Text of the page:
I’ve just started my second year of college, so for the second time in my life, I am a sophomore. In technical terms, what this really means is that for the second time in my life, I am a wise fool.
Allow me to explain.
The year names for high school and college — freshman, sophomore, junior and senior — originated in the late 1600s as part of the culture at English Universities such as Oxford and Cambridge. Contextually, classicism had a high influence on the pursuit of education at these universities, so students frequently conducted their reading and writing in Greek and Latin.
Thus, the term “sophomore” comes from the Greek words “sophos,” meaning clever or wise, and “moros,” which means foolish.
These words make even more sense in association with other modern-day words such as “philosopher” or “moron.”
Interestingly, during the establishment of Cambridge University, which began as a three-year school, students were generally referred to as “sophisters.” That came from the Greek word “sophist,” which referred to the concept of a wise person.
The term “freshmen” referred to students in their first year, while second-year students were titled “junior sophists” and third-year students were dubbed “senior sophists.”
Eventually, once the four-year standard was commonplace throughout colleges, second-year students were referred to as “sophumers,” and the word “sophist” was redacted from the “junior” and “senior” titles.
The history of such familiar words truly brings insight into the intended collective customs of the college experience. College is meant to be a life stage during which one accumulates more wisdom to compound with previously accumulated knowledge.
At least, that’s the theoretical objective of college.
Therefore, employing the “sophist” terminology makes more sense, compared to simply referring to each grade level by its numerical sequence in the scholastic progression.
I wouldn’t mind if the title of “sophomore” remained. Now that I understand where it comes from, it resonates a lot with me.
The word suggests a lack of maturity — which could be potentially offensive — but only if in keeping with the negative connotation toward the concept of immaturity.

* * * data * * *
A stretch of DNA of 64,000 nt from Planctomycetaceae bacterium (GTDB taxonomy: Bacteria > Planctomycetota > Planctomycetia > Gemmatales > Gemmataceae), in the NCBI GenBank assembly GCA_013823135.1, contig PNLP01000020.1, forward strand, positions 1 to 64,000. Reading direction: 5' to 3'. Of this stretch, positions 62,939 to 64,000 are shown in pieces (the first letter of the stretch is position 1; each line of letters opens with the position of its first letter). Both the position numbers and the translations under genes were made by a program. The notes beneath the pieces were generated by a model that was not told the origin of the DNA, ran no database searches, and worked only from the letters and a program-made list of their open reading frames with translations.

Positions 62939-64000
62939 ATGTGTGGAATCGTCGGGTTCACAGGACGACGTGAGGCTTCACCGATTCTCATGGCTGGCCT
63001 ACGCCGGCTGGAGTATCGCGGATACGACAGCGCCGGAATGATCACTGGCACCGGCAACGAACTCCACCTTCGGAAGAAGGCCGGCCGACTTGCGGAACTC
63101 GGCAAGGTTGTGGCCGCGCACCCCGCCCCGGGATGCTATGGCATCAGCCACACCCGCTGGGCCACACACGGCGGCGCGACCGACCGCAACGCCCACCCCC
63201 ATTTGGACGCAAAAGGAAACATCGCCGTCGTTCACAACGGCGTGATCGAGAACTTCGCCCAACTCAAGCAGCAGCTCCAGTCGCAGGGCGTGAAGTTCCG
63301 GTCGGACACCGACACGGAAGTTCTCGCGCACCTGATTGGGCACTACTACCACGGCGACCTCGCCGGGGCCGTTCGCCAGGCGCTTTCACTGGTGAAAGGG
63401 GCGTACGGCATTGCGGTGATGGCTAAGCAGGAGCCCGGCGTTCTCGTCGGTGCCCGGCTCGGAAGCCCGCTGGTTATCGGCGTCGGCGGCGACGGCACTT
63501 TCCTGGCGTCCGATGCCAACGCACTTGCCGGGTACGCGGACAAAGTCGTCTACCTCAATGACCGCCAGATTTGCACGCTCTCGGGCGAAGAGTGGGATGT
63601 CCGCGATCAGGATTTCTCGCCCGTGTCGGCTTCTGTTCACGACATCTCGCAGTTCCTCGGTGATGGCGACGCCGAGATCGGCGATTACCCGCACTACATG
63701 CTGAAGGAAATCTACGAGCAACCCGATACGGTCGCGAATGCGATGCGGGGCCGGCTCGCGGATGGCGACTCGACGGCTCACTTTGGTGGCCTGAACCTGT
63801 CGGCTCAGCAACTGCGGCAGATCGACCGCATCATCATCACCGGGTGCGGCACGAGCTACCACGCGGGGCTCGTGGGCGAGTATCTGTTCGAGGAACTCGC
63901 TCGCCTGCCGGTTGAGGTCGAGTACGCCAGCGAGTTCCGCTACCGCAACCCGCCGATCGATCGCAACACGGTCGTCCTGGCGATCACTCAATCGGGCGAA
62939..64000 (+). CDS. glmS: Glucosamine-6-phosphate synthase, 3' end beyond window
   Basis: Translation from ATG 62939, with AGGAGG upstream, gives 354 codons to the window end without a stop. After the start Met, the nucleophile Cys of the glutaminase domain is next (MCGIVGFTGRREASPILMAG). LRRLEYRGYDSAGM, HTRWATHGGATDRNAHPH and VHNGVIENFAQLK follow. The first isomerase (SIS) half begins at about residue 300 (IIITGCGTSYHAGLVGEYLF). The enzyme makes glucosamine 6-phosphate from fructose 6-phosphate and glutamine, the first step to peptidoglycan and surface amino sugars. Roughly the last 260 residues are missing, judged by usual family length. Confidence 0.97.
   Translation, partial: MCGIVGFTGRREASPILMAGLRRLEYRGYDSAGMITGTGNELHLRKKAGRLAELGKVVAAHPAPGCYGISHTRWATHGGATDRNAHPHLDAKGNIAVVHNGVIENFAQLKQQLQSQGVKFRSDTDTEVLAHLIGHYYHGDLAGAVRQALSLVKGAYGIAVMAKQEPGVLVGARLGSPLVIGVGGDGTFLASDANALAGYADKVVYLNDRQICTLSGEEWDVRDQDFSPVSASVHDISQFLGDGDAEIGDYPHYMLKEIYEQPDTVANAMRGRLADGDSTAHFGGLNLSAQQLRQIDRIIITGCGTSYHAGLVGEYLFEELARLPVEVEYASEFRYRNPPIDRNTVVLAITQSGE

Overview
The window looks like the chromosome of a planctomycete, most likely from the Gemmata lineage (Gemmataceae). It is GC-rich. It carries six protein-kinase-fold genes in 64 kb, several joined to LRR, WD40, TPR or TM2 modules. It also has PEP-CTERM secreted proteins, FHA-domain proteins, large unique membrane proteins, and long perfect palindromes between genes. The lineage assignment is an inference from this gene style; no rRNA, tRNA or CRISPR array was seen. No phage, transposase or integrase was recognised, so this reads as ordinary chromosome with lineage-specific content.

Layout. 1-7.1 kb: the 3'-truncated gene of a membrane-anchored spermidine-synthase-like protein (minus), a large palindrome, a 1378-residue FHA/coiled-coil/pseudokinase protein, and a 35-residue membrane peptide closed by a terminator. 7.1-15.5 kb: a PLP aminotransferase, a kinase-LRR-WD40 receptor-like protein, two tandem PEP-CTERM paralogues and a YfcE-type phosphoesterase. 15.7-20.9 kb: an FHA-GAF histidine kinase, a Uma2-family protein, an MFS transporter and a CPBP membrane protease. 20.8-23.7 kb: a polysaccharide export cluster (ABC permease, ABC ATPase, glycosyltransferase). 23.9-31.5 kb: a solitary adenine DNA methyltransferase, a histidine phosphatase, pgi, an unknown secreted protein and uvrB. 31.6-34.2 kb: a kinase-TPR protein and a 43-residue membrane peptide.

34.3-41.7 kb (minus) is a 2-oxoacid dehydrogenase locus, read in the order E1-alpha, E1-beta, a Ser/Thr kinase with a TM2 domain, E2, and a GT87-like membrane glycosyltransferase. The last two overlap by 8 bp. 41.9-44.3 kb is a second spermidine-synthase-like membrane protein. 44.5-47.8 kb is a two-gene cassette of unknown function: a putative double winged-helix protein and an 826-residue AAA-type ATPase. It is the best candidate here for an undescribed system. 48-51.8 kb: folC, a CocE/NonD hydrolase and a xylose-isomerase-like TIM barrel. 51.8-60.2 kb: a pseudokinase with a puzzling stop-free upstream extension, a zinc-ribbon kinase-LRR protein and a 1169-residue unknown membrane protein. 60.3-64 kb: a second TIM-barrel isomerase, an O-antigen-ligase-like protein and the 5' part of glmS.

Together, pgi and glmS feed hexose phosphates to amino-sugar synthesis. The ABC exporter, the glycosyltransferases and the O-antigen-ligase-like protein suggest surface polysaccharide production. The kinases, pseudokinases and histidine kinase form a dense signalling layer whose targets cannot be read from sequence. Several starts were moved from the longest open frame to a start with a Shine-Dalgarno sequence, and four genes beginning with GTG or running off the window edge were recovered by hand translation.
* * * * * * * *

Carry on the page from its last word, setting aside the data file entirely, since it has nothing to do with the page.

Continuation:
Yes, it is inappropriate and generally disrespectful to behave in an immature manner in any sophisticated setting. But the word “immature” can also refer to someone who is still in the process of growing up.
I am still maturing as a person, and I believe that is important to recognize. I am no longer a novice to the realm of college, but at the same time, I am not quite prepared to enter whatever life stage will follow this current period.
I take pride in the fact that I am simultaneously knowledgeable and ignorant because life is much more gray than it is black and white. Furthermore, what I know and don’t know differs tremendously from my peers.
In this regard, maybe we are all sophomores — or the linguistic counterpart “morosoph” which holds the same meaning — and we always will be.
We should be comforted by the fact that not knowing what you’re doing in life is the norm in reality, regardless of whether individuals would like to admit that or not. Most of us are neither time travelers nor fortune-tellers, so it is completely fine if we aren’t omniscient.
Maintaining this mentality of acknowledging my lack of knowledge has allowed me to be less embarrassed and be more confident whenever I ask what some might deem a “stupid question.” Whether I am noticing a gap in my understanding during class, or I am asking a friend the meaning of a slang term, I know that just because I don’t know something doesn’t mean I’m behind in any way.
Learning is a lifelong activity and the stages of life cannot be generalized because everyone’s life is on a different yet completely valid trajectory.
I find the term “wise fool” to be very fitting — flattering, even. I am a wise fool and that’s something to be proud of.